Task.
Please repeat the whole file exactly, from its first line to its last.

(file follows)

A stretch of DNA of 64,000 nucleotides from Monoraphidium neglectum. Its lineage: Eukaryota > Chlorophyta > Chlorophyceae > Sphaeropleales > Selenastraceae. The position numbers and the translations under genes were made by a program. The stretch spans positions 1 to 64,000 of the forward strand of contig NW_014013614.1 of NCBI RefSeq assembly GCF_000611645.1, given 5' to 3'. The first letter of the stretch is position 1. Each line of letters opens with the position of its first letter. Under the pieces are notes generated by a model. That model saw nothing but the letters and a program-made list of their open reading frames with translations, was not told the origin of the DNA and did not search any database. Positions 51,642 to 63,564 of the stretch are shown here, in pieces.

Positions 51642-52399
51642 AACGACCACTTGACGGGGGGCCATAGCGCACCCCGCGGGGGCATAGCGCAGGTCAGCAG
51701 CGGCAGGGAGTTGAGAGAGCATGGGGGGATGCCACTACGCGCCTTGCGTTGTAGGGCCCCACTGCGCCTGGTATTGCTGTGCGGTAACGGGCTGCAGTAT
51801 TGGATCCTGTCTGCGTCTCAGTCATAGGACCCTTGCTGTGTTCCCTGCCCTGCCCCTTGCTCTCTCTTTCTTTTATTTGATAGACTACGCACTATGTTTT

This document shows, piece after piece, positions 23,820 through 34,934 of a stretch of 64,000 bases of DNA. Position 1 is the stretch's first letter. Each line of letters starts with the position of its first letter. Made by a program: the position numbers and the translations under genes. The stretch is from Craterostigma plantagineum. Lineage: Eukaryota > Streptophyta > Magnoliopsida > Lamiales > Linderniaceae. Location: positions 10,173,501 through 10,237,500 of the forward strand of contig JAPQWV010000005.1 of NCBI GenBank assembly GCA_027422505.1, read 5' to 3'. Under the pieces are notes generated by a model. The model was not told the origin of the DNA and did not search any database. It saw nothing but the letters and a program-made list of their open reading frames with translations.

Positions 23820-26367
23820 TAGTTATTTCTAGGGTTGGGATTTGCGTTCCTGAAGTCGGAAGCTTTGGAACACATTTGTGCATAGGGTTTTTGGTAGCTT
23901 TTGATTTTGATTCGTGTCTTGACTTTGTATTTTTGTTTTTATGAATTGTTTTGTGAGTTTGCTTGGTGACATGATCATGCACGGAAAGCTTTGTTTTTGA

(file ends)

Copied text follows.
A stretch of DNA of 64,000 nucleotides from Monoraphidium neglectum. Its lineage: Eukaryota > Chlorophyta > Chlorophyceae > Sphaeropleales > Selenastraceae. The position numbers and the translations under genes were made by a program. The stretch spans positions 1 to 64,000 of the forward strand of contig NW_014013614.1 of NCBI RefSeq assembly GCF_000611645.1, given 5' to 3'. The first letter of the stretch is position 1. Each line of letters opens with the position of its first letter. Under the pieces are notes generated by a model. That model saw nothing but the letters and a program-made list of their open reading frames with translations, was not told the origin of the DNA and did not search any database. Positions 51,642 to 63,564 of the stretch are shown here, in pieces.

Positions 51642-52399
51642 AACGACCACTTGACGGGGGGCCATAGCGCACCCCGCGGGGGCATAGCGCAGGTCAGCAG
51701 CGGCAGGGAGTTGAGAGAGCATGGGGGGATGCCACTACGCGCCTTGCGTTGTAGGGCCCCACTGCGCCTGGTATTGCTGTGCGGTAACGGGCTGCAGTAT
51801 TGGATCCTGTCTGCGTCTCAGTCATAGGACCCTTGCTGTGTTCCCTGCCCTGCCCCTTGCTCTCTCTTTCTTTTATTTGATAGACTACGCACTATGTTTT

This document shows, piece after piece, positions 23,820 through 34,934 of a stretch of 64,000 bases of DNA. Position 1 is the stretch's first letter. Each line of letters starts with the position of its first letter. Made by a program: the position numbers and the translations under genes. The stretch is from Craterostigma plantagineum. Lineage: Eukaryota > Streptophyta > Magnoliopsida > Lamiales > Linderniaceae. Location: positions 10,173,501 through 10,237,500 of the forward strand of contig JAPQWV010000005.1 of NCBI GenBank assembly GCA_027422505.1, read 5' to 3'. Under the pieces are notes generated by a model. The model was not told the origin of the DNA and did not search any database. It saw nothing but the letters and a program-made list of their open reading frames with translations.

Positions 23820-26367
23820 TAGTTATTTCTAGGGTTGGGATTTGCGTTCCTGAAGTCGGAAGCTTTGGAACACATTTGTGCATAGGGTTTTTGGTAGCTT
23901 TTGATTTTGATTCGTGTCTTGACTTTGTATTTTTGTTTTTATGAATTGTTTTGTGAGTTTGCTTGGTGACATGATCATGCACGGAAAGCTTTGTTTTTGA